Inhaling the Breath of God
One night I lay in bed, trying to sleep. My husband, who sometimes suffers from sleep apnea, was snoring. Suddenly, I heard him take a sharp, startling, odd-sounding breath–and then, nothing. While long seconds ticked by, I heard no breathing at all.
I waited... waited... then cried his name sharply, asking, “Are you all right?”
He woke with a start. But he knew my speaking up wasn’t thoughtless or mean. I cried out because he wasn’t breathing–and breathing is vital to life.
“The Spirit of God has made me; the breath of the Almighty gives me life” (Job 33:4).
What’s true physically is also true spiritually.
• Breath is vital to life.
• Breath comes from God.
• Breathing requires inhaling and exhaling.
Inhaling the breath of God
Spiritual inhaling is receiving, Spirit-to-spirit, what the living, indwelling God breathes into you–his word, his grace, his riches, his character, his power, his joy, his mind, his heart–in short, his life.
You inhale physically as you’re filled with breath. You inhale spiritually as you’re filled with the Spirit. You cannot breathe in any aspect of God’s life, including his word, when you’re quenching, grieving or stiff-arming God the Spirit.
“Keep on being filled with the Spirit” (Eph. 5:18, CJB).
Always, inhaling produces life. More and more, you reflect Christ’s character and his ways.
Exhaling the breath of God
Spiritual exhaling is releasing what the living, indwelling God breathes into you, for the building of his kingdom and the honor of his name.
You exhale physically as you release breath. You exhale spiritually as you release the life you’re continually receiving in your inmost being. Whether by word, act or presence, you breathe out what comes from God himself.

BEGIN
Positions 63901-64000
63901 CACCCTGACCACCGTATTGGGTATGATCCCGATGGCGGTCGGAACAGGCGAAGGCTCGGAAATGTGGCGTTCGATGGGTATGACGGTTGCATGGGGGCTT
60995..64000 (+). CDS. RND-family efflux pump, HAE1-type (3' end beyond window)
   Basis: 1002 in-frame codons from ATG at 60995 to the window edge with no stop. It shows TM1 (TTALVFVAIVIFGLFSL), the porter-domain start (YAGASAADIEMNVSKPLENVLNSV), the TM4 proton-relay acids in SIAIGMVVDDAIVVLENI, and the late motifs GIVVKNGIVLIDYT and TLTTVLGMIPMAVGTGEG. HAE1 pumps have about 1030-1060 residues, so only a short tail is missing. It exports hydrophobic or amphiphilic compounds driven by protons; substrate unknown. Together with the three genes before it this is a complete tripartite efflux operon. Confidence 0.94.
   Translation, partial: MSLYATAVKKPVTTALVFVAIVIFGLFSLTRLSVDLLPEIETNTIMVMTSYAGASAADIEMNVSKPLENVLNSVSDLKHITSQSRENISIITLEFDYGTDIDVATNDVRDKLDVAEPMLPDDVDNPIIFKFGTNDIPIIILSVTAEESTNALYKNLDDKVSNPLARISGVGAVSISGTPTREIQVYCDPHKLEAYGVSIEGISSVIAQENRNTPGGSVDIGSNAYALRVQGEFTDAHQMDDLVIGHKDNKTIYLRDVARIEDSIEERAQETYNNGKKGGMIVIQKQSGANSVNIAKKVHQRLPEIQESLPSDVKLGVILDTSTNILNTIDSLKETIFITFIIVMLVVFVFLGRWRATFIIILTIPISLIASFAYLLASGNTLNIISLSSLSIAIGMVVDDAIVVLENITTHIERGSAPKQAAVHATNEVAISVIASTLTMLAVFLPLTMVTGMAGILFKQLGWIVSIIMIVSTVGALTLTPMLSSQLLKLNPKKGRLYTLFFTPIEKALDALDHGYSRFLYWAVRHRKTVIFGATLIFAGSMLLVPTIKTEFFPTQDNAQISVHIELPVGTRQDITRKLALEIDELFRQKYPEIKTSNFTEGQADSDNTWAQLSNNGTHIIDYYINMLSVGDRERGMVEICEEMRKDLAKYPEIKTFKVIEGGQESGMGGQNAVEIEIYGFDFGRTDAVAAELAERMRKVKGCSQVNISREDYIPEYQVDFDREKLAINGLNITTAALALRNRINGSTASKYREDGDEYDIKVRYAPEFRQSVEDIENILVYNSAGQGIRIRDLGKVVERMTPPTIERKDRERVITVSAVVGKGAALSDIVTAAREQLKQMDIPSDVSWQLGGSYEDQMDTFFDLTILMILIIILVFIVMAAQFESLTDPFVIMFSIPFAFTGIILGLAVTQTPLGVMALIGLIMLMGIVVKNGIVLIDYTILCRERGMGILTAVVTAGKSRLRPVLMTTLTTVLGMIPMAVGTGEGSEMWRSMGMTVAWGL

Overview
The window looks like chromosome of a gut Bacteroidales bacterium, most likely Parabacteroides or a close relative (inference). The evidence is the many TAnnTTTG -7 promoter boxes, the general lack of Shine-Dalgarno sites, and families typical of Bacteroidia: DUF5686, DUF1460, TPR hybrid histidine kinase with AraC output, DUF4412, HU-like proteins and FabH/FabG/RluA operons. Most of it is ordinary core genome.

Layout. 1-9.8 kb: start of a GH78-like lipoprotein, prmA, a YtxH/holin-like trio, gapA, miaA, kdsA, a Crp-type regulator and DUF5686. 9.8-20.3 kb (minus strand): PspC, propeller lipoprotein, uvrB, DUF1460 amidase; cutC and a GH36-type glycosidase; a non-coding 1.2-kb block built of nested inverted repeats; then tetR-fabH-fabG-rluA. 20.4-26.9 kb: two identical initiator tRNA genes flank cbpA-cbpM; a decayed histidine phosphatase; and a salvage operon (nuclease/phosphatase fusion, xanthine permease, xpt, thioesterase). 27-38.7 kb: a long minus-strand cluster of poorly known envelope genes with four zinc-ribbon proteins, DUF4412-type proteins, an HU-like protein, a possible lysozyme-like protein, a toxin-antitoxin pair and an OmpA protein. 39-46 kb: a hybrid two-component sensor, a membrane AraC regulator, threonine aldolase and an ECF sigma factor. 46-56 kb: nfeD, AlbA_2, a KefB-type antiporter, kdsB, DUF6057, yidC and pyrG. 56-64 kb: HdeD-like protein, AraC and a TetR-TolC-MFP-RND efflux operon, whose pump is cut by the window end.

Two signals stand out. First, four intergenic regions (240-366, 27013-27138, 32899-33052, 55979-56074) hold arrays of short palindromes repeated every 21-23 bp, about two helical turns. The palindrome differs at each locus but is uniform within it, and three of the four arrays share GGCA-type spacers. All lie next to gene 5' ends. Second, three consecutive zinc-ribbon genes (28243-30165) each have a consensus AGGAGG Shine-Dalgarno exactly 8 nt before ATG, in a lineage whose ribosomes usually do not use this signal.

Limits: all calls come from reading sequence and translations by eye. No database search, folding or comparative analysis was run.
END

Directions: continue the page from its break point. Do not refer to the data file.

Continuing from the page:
“Live freely, animated and motivated by God's Spirit” (Gal. 5:16 MSG).
“Since it is through the Spirit that we have Life, let it also be through the Spirit that we order our lives day by day” (Gal. 5:25 CJB).
Always, this exhaling imparts life. You breathe out to others what God has breathed into you. More and more, you shine.
People identified with the living God may feel dry and lifeless–and think there’s no help for it. Or they may believe they’re perking along spiritually as well as anybody–when in fact they’re critically short of breath.
The prophet Ezekiel and the apostle John had this in common: They saw things people around them could not. Deeply committed to God, first Ezekiel, then John saw dramatic visions of God. Having seen the Lord, each man then began to see God’s people from his perspective. Further, each saw a desperate situation in which people who belonged to God lacked life and breath.
How sobering! How stunning! Both Ezekiel and John saw people God identified as his own–yet who lacked breath, hope, life. In each case, the breathlessness was rampant; the situation, dire.
Ezekiel walked with God the Spirit through a valley “full of bones,” “a great many bones,” “bones that were very dry.” God himself identified the bones as “the people of Israel” (Ezek. 37:1-2, 11).
John saw the risen Lord Jesus and wrote what Jesus spoke to each of seven churches. In Revelation 3:1-6, he addressed the Christ-followers in Sardis with these strong words: “I know your deeds; you have a reputation of being alive, but you are dead” (v. 1).
Our Lord does not sit idly by when his people have breathing problems. If he calls us “dry bones” or cries, “You are dead,” he’s not being mean or thoughtless. He who created us and who gave himself for us knows how crucial it is to act quickly when breathing stops. Today, as in Ezekiel’s day and in John’s, the Lord rises up to speak out.
To awaken and revive, he shows us what we have not seen or, seeing, have felt powerless to change.